Fog May Be Icy

Guest Post by Willis Eschenbach

That was what the sign on the highway outside of Reno said, at any rate. I kept waiting for the corresponding sign saying

Ice May Be Foggy

But I haven’t seen it yet. We escaped from the Nugget Hotel, which was a good thing. They have a “Gilleys” bar there, complete with a Bikini Bullriding Competition. I tried to talk the gorgeous ex-fiancee into entering … she said I didn’t look all that good in a bikini even with a following wind, and I couldn’t argue on that score, so we rolled out to visit our friends in Imlay, Nevada.

The first curious sight was a house a few miles outside Reno. It was a white house, with a lovely green front lawn. It had a small tree in the yard, and a guitarscar in the garage, and a white picket fence around the whole thing.

And on all sides of that … nothing but high desert. Sagebrush and scrub and sand. It looked like the tornado from the Wizard of Oz had picked the house up from Illinois with every homey appurtenance, lawn, picket fence and all, and set it down in raw desert in Nevada …

(We’re in Idaho Falls now, staying by the Snake River.  I just heard the train whistle and I can feel the rumble … I do love that sound.)

Mostly what we did in Imlay was play music. One of my friends is a drummer, and one plays the guitar/fiddle/harmonica, so with Ellie we had an entire band. The music and the stories rolled on and on. They live up in the hills above the valley floor, the land there looks like this …

imlayI’d describe it as “medium bleak”. Then this morning we rolled out, stopping on the way at the strangest Indian memorial I’ve ever seen.

thunder mountainThere was a curious man, half American Indian and half Dutch, who was known as “Chief Thunder”. He decided to use “white man’s junk” to make a memorial … and what a memorial he made. He called it “excrescence art”, and the building looks like this …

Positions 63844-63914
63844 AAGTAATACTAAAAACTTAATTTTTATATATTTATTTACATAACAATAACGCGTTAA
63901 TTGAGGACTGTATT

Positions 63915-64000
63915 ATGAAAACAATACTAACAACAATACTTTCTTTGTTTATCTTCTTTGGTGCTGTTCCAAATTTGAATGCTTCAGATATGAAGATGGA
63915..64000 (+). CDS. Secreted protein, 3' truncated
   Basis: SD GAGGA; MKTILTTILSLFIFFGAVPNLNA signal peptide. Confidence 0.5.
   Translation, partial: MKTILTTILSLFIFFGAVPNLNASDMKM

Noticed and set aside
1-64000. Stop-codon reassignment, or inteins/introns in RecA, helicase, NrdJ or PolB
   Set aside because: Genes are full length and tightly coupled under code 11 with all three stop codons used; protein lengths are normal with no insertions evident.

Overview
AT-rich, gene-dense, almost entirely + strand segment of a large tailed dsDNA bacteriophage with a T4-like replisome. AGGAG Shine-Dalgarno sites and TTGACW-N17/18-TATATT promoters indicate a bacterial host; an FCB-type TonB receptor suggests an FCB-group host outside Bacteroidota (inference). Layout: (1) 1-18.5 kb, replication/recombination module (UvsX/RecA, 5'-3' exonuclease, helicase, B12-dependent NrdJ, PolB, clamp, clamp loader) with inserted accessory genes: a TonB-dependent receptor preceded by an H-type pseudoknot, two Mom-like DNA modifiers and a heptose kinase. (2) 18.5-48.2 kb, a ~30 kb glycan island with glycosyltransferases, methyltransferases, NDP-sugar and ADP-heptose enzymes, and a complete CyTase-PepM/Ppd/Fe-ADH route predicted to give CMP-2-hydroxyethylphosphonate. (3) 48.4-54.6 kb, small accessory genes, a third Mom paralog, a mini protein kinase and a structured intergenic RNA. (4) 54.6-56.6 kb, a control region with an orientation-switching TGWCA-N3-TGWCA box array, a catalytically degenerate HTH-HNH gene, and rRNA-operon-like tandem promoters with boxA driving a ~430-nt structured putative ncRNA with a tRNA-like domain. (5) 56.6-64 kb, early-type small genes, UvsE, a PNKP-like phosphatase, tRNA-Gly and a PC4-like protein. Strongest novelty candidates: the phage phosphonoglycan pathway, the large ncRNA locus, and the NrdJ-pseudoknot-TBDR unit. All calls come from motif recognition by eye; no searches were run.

thunder mountain IIHere’s a closeup of one small section:

thunder mountain 1The main construction materials appear to be glass bottles, wood, sweat, cement, mud, plaster, chewing gum, and I’m reluctant to ask what else. It is so bizarre I can’t begin to describe it, other than to say that the amount of work and the passion it represents are astounding. People never cease to amaze me.

From there, we went across an endless hot desert landscape. Temperatures were over 100°F (38°C). The most amazing thing was the repeated appearance of the forgotten stepchild of the emergent phenomena that regulate our planet’s surface temperature … the lowly dust devil. We saw big ones, and small ones. We saw ones that lasted only seconds, and a few that lasted many minutes.

Dust devils are one of the many emergent phenomena that appear when the surface is hot compared to the atmosphere. They move an unknown amount of energy from the surface up into the troposphere. As far as I know, there are very few studies of them. We don’t know how many there are, or how much energy they move.

But if you are looking across the desert landscape and you want to know where it is the hottest … that would be where the dust devils are busily at work, cooling the desert surface.